3. John I’m interested in purchasing your product , can you give me some details please. Will it vent a tank flowing enough fuel to support 650-700 hp. does it have rollover protection or does the tank need one, does it have carbon filtrate like oem for fuel odor elimination ,lastly does your unit separate liquid from fuel vapors.I am modifying stock nova tank with sump and weldon pump ,not sure how high i can weld vent fitting on tank having stock floor pan. Does fitting have to be above fuel level to work? Thanks for your help.

    • Michael,

      Thanks for the enquiry!

      Our vent system will flow enough air for 1500 hp. 700 hp is no problem at all. The vent does not have roll-over protection: if you require that, you’ll need to incorporate it into the plumbing between the tank and vent.

      Our vent does not have any carbon-based filtrate (aka activated charcoal). Such systems require purge plumbing and ECM support. Our proprietary design captures gasoline liquid and vapor and allows it to return to the tank, eliminating fuel odor and spillage when used with a non-vented fuel cap.

      Finally, yes, your tank vent port must be above the fuel line (ideally on the top of the tank) — otherwise you can induce a siphon effect through the vent. That’s true of any vent system, not just ours.

      John Parsons

      II Much

  4. I have a 68 Camaro and live in California where they have the vapor recovery nozzles at the gas stations. No matter how slow or what angle I try to fill my tank I always get fuel spewing out of the filler neck. I was going to weld a bung to the top of the gas tank and another to the top of the filler neck and connect with a hose to hopefully resolve my filling issues.

    I saw your fuel/diff vent and was wondering if it would resolve my filling problem.

    My other concern is fuel smell. I see that your fuel/diff vent has a 40 micron filter but was wondering how that would keep the fuel smell out of my car and garage.

    Finally in your experience with 1st gen Camaros what would be your recommendation for the location of your vent if I don’t have the DSE crossmember?

    These small but frustrating issues have been a thorn in my side so any assistance you could provide would be greatly appreciated.

    Thank you,
    James Vergopia

    • Hi James,

      We’ve not tested our vent with vapor recovery nozzles, but we tested it on several cars here in Florida. Our vent does help with those burping issues, and vehicles equipped with our vent are much better behaved during fill-ups. No burping or premature shut-off.

      I can absolutely say that our vent will help with fuel smell in your garage, though some of it may be coming from your fuel hose (especially if you use typical mail-order AN hose). If you aren’t using hard-line and and PTFE hose for your fuel system, you should be.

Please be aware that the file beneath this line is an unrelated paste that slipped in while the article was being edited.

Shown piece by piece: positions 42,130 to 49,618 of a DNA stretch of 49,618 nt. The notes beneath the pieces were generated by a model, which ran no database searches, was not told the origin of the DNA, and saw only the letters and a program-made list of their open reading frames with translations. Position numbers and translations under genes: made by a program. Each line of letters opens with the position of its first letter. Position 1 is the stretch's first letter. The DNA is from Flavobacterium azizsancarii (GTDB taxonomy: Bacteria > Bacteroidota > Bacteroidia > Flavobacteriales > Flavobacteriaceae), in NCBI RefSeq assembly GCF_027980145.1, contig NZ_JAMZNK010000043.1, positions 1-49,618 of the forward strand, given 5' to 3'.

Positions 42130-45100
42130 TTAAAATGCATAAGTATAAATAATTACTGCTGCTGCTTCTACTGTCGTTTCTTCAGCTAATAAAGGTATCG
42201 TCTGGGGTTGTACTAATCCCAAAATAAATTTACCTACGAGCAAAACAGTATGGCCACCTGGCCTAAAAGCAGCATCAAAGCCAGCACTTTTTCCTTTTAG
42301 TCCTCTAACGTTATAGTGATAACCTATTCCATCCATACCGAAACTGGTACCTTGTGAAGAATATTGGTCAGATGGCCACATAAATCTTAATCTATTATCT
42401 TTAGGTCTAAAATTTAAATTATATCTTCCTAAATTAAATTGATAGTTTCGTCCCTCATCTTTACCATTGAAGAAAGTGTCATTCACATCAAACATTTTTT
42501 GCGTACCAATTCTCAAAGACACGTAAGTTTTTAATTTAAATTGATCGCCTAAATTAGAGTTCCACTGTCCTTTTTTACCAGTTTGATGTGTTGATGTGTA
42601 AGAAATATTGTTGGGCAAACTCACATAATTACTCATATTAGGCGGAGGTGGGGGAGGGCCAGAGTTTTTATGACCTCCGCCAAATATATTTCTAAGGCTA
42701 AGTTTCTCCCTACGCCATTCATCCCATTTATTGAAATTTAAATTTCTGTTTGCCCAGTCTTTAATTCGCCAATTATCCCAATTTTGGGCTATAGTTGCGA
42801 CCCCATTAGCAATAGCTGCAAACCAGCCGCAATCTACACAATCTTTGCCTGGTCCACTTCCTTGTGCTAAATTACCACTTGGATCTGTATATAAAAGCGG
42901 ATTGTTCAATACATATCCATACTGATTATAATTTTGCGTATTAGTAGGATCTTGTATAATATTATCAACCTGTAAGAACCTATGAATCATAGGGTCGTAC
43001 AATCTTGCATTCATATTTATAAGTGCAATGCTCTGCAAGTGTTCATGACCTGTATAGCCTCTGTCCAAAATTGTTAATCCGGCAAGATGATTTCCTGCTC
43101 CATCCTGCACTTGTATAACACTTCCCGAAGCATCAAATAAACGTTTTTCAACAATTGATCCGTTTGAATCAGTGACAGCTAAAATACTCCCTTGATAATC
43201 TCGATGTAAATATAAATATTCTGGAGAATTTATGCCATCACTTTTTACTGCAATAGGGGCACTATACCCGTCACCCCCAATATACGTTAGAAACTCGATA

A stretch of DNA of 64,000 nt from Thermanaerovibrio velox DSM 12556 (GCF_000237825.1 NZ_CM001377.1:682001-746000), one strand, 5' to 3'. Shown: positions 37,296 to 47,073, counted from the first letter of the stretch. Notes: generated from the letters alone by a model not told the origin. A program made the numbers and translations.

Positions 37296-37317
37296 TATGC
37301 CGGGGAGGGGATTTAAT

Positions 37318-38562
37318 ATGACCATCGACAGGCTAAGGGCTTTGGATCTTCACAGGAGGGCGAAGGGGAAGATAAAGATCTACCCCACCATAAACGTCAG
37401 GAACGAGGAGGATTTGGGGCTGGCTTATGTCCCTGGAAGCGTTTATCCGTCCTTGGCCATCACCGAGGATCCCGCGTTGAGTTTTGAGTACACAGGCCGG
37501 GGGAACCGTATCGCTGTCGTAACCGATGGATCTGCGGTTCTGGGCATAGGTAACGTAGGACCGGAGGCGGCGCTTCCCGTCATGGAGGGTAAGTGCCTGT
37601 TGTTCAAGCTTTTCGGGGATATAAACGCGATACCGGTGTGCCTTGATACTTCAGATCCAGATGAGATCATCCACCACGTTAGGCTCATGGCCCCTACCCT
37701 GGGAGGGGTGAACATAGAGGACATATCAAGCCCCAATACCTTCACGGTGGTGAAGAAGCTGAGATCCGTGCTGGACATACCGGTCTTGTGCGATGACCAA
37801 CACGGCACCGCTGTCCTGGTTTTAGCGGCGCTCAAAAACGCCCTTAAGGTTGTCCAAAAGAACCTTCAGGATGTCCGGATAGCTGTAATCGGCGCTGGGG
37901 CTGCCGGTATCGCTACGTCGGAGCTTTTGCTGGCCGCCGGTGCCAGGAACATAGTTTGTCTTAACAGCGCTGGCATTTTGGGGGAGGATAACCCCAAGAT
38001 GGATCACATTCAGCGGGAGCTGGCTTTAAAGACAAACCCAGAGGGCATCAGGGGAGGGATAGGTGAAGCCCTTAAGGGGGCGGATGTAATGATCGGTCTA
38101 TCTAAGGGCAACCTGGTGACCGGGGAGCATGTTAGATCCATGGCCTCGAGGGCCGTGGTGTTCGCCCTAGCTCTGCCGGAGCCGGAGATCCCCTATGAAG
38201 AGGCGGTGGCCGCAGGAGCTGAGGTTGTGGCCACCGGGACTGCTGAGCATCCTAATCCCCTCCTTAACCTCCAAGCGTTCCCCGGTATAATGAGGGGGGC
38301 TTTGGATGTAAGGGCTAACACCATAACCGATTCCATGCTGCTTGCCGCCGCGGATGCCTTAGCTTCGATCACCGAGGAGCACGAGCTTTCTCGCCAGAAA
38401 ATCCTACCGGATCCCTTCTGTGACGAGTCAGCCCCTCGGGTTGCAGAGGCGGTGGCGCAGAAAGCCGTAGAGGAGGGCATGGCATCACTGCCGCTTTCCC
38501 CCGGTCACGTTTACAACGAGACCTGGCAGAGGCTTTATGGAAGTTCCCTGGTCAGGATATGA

You can locate our bulkhead vent in the same location of the car without the DSE crossmember. It will be a couple of inches lower, but will work fine. Just find a decently flat spot in that general area. If you’d prefer, our new side-mount vents might be a better packaging solution.

      Good luck, and don’t hesitate to give us a call: 301-814-5322.

      John Parsons

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    Rate This ThreadCurrent Rating Excellent Good Average Bad Terrible DisplayLinear ModeSwitch to Hybrid ModeSwitch to Threaded Mode03-19-2013, 03:15 PM #1 JohnUlaszek
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    Pro-Touring.com Sponsor Join Date:Aug 2004
    Posts:575 Two new Vent Products from II Much Fabrication
    Announcing two new options for venting from II Much Fabrication which round out the II Much Vent lineup. Although our bulkhead mounted vent is still the simplest option for fuel or diff venting, requiring only one hole and one hose for installation, it’s not suitable for every configuration. These new vents are priced at $199.00 for in-car mounting (using an external filter), and at $209.00 with integrated filter for under-car mounting

    Both our new vents are in stock and ready to ship.

    Please head over to http://www.iimuchfabrication.com for more info and to order.

    Left to right — our original bulkhead mount design, side mount, side mount with integral filter.


    $209.00 Last edited by parsonsj; 03-19-2013 at 03:24 PM.

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    Today, 01:07 PM #2 68 SuperRam
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    Registered User Join Date:Dec 2002
    Location:New York
    What type of filter could you use for “in-car” mouting option. Like a K&N value cover filter – running from your product monuted in the trunk with a hose to go under the trunk floor pan?

    I would consider using on my Fuel Injected Rocky Valley Tank – no vent in tank – but have a vent on the filler neck – Ridetech gas cap and filler neck. A small hose run down the filler neck below the trunk pan to vent the tank – but gas smell is very strong.

    • Hi John,

      I like the K&N 62-1320 for a filter with our “in-car” vent. You would need to connect the vent port from the filler neck to our vent, and then from our vent to the remote filter.

      Let us know if you have any other questions.

      John Parsons